We are not suggesting design by committee, or that citizens should be directly involved in every aspect of design. But there are points in the process where it is useful to step back from individual professions to see whether a wider range of interests can be served through better design.

The fundamental question is how we define the design challenge, not how we turn everyone into a designer. In designing for change, we need to raise the bar by involving designers and users more effectively at the right stages of projects.

With public transport, providing the means for people to move from one part of the city to another is only one of many possible outcomes of the design process. And yet we rarely look beyond this objective.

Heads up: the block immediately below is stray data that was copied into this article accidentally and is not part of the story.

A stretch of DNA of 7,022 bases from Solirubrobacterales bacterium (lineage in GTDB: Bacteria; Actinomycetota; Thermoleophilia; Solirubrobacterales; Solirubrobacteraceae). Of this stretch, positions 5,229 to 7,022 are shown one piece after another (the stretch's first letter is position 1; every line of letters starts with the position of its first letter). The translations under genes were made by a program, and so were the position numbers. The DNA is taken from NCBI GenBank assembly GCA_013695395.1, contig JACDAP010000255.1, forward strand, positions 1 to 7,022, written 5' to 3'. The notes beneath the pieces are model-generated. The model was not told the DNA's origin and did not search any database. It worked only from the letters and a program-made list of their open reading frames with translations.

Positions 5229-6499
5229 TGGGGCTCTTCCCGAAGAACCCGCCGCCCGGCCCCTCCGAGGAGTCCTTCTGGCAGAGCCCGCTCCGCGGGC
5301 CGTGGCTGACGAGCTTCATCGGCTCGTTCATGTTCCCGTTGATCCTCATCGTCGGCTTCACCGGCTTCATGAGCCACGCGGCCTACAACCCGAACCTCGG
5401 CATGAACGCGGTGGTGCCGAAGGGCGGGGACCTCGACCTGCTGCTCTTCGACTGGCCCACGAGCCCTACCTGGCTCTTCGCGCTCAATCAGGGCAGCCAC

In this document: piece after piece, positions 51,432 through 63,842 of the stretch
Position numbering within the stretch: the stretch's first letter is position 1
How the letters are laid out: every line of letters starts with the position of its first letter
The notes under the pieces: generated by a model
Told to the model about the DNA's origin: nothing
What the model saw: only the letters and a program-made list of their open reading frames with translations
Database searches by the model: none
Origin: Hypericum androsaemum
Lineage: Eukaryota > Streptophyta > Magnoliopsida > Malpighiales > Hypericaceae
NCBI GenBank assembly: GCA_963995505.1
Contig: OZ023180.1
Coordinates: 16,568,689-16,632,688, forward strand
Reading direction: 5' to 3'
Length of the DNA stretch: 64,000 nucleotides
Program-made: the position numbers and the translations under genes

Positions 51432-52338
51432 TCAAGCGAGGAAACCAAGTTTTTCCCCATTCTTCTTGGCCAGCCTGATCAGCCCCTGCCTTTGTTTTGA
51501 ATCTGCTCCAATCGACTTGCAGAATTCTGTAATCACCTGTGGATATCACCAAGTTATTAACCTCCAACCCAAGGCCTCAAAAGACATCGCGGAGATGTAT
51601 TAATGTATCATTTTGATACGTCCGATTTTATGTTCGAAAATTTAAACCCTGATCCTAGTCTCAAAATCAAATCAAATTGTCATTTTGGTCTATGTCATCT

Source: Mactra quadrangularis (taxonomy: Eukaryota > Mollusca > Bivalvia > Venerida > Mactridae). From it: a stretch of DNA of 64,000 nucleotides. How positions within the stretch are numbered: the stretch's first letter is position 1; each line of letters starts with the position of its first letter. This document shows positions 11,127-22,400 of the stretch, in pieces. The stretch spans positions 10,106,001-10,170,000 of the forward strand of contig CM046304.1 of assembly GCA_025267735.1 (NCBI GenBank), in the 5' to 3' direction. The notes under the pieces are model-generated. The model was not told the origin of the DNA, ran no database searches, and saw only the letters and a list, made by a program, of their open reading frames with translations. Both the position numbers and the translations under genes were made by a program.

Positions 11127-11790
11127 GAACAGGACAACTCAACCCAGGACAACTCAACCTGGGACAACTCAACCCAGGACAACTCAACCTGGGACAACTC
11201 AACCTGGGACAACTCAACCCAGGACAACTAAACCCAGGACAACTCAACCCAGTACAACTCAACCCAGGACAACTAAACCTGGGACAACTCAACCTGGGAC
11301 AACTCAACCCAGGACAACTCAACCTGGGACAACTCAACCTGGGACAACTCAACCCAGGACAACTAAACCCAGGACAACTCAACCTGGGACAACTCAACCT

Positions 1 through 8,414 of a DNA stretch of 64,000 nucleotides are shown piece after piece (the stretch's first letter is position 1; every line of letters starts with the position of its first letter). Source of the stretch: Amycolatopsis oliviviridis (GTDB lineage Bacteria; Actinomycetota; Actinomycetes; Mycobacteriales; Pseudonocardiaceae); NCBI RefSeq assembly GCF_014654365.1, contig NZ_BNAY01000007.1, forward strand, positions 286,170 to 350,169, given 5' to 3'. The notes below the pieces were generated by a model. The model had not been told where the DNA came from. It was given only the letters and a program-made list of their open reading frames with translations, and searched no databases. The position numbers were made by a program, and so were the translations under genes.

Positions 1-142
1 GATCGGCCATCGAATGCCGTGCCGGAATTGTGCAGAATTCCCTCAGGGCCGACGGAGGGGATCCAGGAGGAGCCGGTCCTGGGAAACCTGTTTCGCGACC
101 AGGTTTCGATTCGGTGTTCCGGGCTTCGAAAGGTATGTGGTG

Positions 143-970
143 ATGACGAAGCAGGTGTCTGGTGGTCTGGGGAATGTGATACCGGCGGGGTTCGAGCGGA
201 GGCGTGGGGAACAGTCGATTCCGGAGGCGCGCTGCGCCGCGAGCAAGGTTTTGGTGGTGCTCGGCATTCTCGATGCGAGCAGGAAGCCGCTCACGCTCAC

The designers of Cape Town’s new Integrated Rapid Transit system have indeed looked further than the usual utilitarian requirements to establish a new benchmark for the quality of public transport services in this city. If they succeed in their objectives, this new system will attract people in greater numbers and reduce traffic on our roads, creating a more functional city.

However, we could push the system beyond its traditional role as a mover of people. If we imagine stations as hubs of activity, not all related to transport, new opportunities would present themselves for extracting more benefit from the investment in station infrastructure. Design then becomes truly meaningful as an exercise in city-making, as we set objectives that influence the shape and location of stations.